Verticals like men’s magazines have been hard hit by competition from visual platforms such as Instagram, while sectors such as news and current affairs have remained more resilient.
Print is still a significant medium for many but has been in long-term decline, with digital editions and subscriptions for the most part not making up for this drop in sales.
Although it is still common to talk of a magazine industry, many of the successful larger players no longer see themselves that way.
Roger Lynch, chief executive of the 113-year-old Conde Nast, told the New York Times this year that the business was “no longer a magazine company” as its audiences now predominantly interact with its brands through its websites and social media rather than its magazines.
Almost nine in ten respondents to a 2021 survey by the Professional Publishers Association (PPA), cited in a 2021 industry report by Enders Analysis, said “magazine” was not the best word to describe their organisation. Events, affiliate commerce, video and other platforms are all now part and parcel of the sector.
Douglas McCabe, chief executive of Enders Analysis, told Press Gazette: “It’s an industry that during [the past ten to 15 years] has literally changed its definition.
“You would struggle to find a large publisher that would even describe itself as being in an industry called ‘magazines’. These businesses now think of themselves as passion businesses, hobby businesses or audience businesses.
“That’s completely different to how these companies were seeing themselves just ten years ago, where they would have described themselves as magazine businesses that are trying to diversify revenue streams into other areas.”
Below, Press Gazette has analysed data showing how the UK consumer magazine industry has changed in the past two decades to reveal how the sector is being reshaped.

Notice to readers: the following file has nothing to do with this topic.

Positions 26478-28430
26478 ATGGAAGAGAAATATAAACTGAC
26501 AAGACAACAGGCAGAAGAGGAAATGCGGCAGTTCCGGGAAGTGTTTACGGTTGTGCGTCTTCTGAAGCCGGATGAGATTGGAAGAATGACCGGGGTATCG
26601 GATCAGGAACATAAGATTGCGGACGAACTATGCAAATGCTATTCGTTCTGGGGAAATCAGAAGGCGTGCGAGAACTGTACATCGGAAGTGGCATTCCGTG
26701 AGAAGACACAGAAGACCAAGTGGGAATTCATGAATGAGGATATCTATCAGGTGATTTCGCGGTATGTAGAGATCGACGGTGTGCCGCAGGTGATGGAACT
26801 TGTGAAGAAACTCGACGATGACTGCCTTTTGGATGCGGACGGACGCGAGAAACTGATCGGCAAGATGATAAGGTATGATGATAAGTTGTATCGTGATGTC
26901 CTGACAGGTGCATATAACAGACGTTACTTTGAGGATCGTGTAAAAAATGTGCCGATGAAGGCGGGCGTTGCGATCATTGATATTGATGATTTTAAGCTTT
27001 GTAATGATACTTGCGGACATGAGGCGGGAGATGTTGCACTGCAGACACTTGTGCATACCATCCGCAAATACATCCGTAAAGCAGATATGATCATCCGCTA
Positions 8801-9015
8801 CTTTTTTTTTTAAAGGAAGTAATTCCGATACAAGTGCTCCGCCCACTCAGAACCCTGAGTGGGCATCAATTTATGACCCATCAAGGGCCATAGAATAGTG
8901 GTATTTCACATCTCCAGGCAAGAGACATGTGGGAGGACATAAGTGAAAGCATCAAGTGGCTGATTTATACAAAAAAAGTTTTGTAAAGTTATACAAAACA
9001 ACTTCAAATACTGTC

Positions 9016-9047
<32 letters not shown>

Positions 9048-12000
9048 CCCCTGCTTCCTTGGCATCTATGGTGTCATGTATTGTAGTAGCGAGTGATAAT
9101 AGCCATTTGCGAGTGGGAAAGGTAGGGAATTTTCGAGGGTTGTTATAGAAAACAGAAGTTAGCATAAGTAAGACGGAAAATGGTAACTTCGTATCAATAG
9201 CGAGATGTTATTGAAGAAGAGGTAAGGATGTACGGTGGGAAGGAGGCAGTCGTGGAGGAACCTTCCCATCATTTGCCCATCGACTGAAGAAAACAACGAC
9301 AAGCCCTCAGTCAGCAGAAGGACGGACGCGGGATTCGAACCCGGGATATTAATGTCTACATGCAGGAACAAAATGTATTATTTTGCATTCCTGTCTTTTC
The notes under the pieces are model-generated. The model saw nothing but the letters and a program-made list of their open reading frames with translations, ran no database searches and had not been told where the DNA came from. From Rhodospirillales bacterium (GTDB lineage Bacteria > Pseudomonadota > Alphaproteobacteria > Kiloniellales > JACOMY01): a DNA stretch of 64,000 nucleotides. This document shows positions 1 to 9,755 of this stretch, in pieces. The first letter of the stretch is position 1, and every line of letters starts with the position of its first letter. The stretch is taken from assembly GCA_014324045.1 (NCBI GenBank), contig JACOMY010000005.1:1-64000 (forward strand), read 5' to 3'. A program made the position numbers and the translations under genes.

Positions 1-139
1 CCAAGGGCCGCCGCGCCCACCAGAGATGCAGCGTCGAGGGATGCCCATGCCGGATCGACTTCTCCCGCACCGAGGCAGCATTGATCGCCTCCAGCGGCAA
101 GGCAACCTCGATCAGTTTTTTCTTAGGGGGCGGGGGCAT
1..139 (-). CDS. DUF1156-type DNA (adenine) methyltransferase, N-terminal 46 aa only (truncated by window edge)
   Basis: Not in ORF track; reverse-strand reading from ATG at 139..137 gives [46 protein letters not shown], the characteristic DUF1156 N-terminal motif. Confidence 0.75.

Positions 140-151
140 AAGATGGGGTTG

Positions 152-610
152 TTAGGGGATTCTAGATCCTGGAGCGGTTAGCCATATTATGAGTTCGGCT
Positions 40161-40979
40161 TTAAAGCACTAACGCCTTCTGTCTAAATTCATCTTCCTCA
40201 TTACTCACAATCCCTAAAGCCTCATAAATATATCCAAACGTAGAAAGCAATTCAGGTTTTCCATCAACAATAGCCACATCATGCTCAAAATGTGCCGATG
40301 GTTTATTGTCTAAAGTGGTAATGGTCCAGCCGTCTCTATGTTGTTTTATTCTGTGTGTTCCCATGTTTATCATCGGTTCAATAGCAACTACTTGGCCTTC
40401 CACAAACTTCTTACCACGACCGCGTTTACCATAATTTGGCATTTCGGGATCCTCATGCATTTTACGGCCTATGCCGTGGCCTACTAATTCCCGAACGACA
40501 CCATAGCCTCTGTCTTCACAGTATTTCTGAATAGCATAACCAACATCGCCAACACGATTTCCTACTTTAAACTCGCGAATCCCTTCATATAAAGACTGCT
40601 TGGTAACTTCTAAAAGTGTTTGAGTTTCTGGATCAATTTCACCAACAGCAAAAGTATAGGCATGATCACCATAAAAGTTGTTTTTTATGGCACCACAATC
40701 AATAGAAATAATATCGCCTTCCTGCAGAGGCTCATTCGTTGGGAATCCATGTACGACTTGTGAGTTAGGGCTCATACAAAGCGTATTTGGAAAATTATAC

UK magazine advertising revenue
Like all publishing sectors, magazines have been hit by sharp falls in print advertising revenue, while digital advertising spend has been monopolised by tech platforms such as Google and Facebook.
While advertising revenue has long been in decline for consumer magazines, the pandemic sharply accelerated the fall in print advertising revenue, which fell by 33% from 2019 to 2020 and has yet to recover.
Fewer magazines in circulation
In 2000, some 1.6 billion magazines were circulated in the UK. Last year, that number was down to 565 million. This is based on analysis of the total annual number of print and digital magazine copies and subscriptions by titles reporting to the Audit Bureau of Circulations (ABC).
Note: We've analysed data up to 2021. Although some titles have provided half-year figures for 2022, the vast majority now only report once yearly. Also, while detailed data from 2017 specifies whether circulation numbers relate to the UK/Republic of Ireland or abroad, longer-term summary data from 2000 to 2021 does not. The overwhelming majority of data recorded by ABC is, however, UK/ROI circulation since ABC reports on UK titles. We've used the same summary dataset when analysing changes since the 2000 period for consistency.
UK consumer spending on magazines
Consumer expenditure has accordingly shrunk. UK consumers spent £669m on magazines in 2020, according to Enders estimates – less than half the £1.4bn spent in 2000.
Along with the decline in total number of copies circulated, there has been a fall in the number of titles on offer.
Many UK consumer magazines have closed
More than 700 consumer titles reported to ABC in 2000. This had fallen to 558 in 2010 and 241 last year.
Not all verticals, however, have fared the same.
Our analysis suggests that in the past five years, men’s magazines and music magazines have been among the most impacted. The total circulation of men’s magazines reporting to ABC fell by 89% from 32.3 million to 3.6 million between 2017 and 2021, while music magazines fell by 90% to 1.8 million.
Women’s magazines, although still a large vertical in terms of number of copies circulated (192 million in 2021), have fallen by 45%.